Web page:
Opinion

Florida food chain now charging Obamacare fee

gator's
Photo credit: dailycaller.com

A Florida restaurant chain has begun listing an additional one percent to each of its customers’ tabs with the description, “ACA Surcharge” — ACA meaning the Affordable Care Act.

Everything comes at a price, including Obamacare, and 8 Gator’s Dockside restaurant locations want their customers to know it, according to CNNMoney.

Although the employer mandate doesn’t actually kick in until 2015, the company is getting a head start to cover compliance costs it’s facing in anticipation of the rollout. And customers are informed of the fact not only on their checks, but also on a sign.

“The costs associated with ACA compliance could ultimately close our doors,” the sign reads. “Instead of raising prices on our products to generate the additional revenue needed to cover the costs of ACA compliance, certain Gator’s Dockside locations have implemented a 1% surcharge on all food and beverage purchases only.”

The surcharge also provides a way for Gators to continue offering full-time employment and still remain in compliance with the law. CNN reported:

The company employs a total of 500 people, with about half working full-time. Currently only management receives health benefits, but the restaurant will have to offer coverage to all full-timers once the mandate takes effect. The fee will allow the company to continue offering full-time hours to many workers, according to Sandra Clark, the group’s director of operations.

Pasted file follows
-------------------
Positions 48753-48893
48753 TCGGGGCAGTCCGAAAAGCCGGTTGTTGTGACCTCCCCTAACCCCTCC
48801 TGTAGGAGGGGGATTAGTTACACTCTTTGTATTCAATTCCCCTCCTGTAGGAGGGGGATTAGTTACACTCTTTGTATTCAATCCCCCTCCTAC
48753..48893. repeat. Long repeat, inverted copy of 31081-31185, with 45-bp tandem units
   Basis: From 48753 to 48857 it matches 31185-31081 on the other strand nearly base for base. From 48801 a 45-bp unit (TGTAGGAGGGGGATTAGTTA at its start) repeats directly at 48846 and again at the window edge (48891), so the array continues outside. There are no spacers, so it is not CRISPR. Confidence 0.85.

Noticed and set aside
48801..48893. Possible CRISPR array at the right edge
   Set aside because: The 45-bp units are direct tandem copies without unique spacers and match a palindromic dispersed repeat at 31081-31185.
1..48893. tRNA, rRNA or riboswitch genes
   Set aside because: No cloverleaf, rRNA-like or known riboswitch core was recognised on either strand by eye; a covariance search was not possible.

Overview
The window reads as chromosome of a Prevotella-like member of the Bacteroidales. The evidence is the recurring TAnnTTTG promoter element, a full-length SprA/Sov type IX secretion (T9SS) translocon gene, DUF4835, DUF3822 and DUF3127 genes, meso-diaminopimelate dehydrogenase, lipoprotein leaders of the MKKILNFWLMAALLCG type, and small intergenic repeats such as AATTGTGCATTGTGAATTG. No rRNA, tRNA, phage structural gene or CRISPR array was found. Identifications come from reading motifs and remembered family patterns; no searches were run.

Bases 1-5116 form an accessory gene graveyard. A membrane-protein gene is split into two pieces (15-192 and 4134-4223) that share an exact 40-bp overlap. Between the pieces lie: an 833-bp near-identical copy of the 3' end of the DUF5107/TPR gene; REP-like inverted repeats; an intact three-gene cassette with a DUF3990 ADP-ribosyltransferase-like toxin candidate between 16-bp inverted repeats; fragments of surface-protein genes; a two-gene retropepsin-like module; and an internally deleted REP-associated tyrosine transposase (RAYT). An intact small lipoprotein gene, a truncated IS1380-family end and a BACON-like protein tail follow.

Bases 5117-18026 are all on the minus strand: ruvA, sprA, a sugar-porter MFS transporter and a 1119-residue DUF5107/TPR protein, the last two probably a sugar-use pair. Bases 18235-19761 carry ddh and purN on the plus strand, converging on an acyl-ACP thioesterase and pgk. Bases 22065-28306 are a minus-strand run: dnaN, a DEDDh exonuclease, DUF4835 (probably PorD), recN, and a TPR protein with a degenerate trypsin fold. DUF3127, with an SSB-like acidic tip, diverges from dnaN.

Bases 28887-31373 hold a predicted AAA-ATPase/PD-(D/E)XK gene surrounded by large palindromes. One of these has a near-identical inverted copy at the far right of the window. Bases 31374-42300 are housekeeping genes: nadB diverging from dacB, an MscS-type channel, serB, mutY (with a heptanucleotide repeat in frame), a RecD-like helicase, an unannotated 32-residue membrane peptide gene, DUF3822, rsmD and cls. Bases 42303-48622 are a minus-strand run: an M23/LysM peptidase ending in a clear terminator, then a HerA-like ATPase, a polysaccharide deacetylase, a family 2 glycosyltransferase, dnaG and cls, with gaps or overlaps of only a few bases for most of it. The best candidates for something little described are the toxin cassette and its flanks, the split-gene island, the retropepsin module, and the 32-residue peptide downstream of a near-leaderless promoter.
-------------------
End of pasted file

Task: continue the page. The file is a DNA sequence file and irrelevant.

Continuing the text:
obamacare-surcharge“I’m just trying to keep the employees I have that I’ve worked hard to train,” Clark said.

The company has had to hire an additional staff member and employ an outside firm to make sure Gator’s remains in compliance — the hidden costs of Obamacare.

And those costs are substantial for the 8 locations — estimated at $500,000. The customers’ surcharge is expected to bring in only a fraction of that — about $160,000.

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This is an idea I hope spreads. People often complain about the price of gasoline and vent their anger at the oil companies. If service station receipts were itemized into costs, profit and state and federal taxes, some of that anger may be redirected where it belongs — at the government.

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